2. Thanks for mentioning my article Tim. For us fixed income investors here, many quality preferred issues continue to be called and I can’t really see myself replacing them with perpetual preferreds that yield under 5%. While I doubt if these securities will default, but they could be trading at $20 per share a few years from now if interest rates would increase. Therefore, I’m just looking at a few places to “Stash My Cash” until I can find replacement issues at reasonable prices.

    The Dominion Energy Reliability Income investment looks very interesting, as long as people understand they are investing in ultra-short corporate bonds. Check writing ability from the account, so it is a very liquid investment. It appears they “borrowed” this idea from Duke, as the programs are almost identical.

      1. Tim, this article has been in the works for months and am not quite sure why it took me so long to write again. Last tax season, I was checking tax returns and had a client that had $240,000 in a money market account at a local credit union. It was yielding .40%, so they were going to get about $1,000 of interest income on the account.

        I’m not one of those people on SA that write articles, just so people can subscribe to an online newsletter that will cost them $40 per month. Just here to help the small investor make better decisions. Always appreciate the work you do for this website.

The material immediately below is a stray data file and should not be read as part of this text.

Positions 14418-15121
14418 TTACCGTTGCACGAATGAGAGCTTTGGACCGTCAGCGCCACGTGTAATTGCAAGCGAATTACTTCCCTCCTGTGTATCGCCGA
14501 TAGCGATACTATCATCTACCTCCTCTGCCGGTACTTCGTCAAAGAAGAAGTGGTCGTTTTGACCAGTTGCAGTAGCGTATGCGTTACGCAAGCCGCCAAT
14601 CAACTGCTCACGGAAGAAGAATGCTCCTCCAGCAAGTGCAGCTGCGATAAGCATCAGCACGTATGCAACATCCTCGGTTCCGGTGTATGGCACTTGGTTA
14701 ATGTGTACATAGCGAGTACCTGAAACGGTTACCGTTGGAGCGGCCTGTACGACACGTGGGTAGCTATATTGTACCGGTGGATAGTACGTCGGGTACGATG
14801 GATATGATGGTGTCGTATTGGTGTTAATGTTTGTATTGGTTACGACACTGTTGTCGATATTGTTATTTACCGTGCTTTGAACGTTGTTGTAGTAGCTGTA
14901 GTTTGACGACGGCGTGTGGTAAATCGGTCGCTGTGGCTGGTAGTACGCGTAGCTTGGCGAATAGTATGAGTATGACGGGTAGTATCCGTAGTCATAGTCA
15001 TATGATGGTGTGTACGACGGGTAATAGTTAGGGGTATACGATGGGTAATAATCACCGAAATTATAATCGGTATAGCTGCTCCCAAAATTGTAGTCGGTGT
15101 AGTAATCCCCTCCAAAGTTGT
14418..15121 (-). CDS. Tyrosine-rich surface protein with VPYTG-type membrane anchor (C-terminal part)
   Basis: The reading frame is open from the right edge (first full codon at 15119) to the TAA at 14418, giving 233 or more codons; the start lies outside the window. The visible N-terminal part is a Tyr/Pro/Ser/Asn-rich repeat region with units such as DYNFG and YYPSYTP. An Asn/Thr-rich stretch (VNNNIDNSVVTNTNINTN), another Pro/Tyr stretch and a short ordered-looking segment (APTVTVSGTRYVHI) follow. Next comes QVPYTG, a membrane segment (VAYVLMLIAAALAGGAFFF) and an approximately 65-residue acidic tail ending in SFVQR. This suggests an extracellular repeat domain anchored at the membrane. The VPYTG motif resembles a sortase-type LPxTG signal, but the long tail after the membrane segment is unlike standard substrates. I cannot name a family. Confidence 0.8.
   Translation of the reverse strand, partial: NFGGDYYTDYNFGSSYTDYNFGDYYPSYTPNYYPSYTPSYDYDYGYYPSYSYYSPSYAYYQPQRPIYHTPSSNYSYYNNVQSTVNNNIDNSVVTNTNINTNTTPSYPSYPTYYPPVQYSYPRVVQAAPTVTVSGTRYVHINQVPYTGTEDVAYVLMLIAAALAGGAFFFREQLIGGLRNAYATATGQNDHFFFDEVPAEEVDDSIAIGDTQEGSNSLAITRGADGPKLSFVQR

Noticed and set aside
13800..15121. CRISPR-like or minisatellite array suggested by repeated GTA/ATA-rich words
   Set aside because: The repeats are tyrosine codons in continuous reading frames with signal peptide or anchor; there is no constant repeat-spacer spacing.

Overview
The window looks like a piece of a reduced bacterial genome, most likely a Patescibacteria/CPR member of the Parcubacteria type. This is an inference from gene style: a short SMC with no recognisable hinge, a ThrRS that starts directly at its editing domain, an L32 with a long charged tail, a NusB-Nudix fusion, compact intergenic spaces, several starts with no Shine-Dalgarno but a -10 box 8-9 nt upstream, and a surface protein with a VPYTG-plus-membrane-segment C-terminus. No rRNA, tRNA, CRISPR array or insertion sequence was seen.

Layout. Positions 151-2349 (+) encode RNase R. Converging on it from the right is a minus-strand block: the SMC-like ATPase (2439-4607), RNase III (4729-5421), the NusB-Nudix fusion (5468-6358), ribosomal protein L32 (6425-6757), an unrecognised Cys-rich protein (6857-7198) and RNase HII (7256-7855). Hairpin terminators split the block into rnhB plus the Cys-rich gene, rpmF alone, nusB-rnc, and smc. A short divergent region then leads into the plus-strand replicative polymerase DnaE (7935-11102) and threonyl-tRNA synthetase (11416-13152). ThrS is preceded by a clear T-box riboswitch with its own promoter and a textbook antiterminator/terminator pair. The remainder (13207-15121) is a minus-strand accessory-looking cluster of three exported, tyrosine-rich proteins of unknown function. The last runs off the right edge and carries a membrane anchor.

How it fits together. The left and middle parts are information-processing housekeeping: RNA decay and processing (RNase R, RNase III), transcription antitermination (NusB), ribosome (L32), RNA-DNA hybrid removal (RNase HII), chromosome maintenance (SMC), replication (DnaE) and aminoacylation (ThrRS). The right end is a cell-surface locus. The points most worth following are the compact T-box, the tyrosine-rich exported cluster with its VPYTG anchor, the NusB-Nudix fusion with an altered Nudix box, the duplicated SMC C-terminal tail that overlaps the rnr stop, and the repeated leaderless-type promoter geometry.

3. For those living in MN, there is a credit union (Members Cooperative CU) offering pretty generous CD rates in the 2–2.9 range.

    I don’t have an account with them but I’m tempted to open one up.

  4. Tim, thanks for letting us know.
    kaptain, thanks for your SA article and all your contributions here in III. I will have to read your earlier SA articles as well.
    Thanks and BR, No. 12

  5. This comes from someone whom I believe is a lurker on this site – is this a fairly well known site??? It summarizes what it sees on special offers to open bank accounts and credit card accounts where if you’re willing to jump thru the hoops which are not very big you can achieve similar short term deals. Many of the bank offerings provide cash bonuses for doing nothing more than opening an account and keeping the cash in for only 90 days.. After 91 days, close the account and keep the bonus. Thanks Mark G.

      1. inspbudget
        I just emailed TDAM about their bonus plan.
        I trf my IRA to them in October and deposited enough to my taxable acct as well to qualify for $300 and $100 , if the bonus covers that time period.

        I await their response.
        If i get the bonus, Lunch is on me

      2. Thanks for this Article makes a lot of sense. If invested in that bond being one step below investment grade, I would think you would have to plan to hold it to maturity.

    1. DoC is by far the best and most highly regarded of the sites that write about bank account and credit card bonuses. Unlike most other sites, they do not uses affiliate links so they are completely unbiased. I think the average reader there is about 40 years younger than here lol

      1. ha–yes 730Cap–most sites are about 40 years younger in demographic–thats what makes you all the best.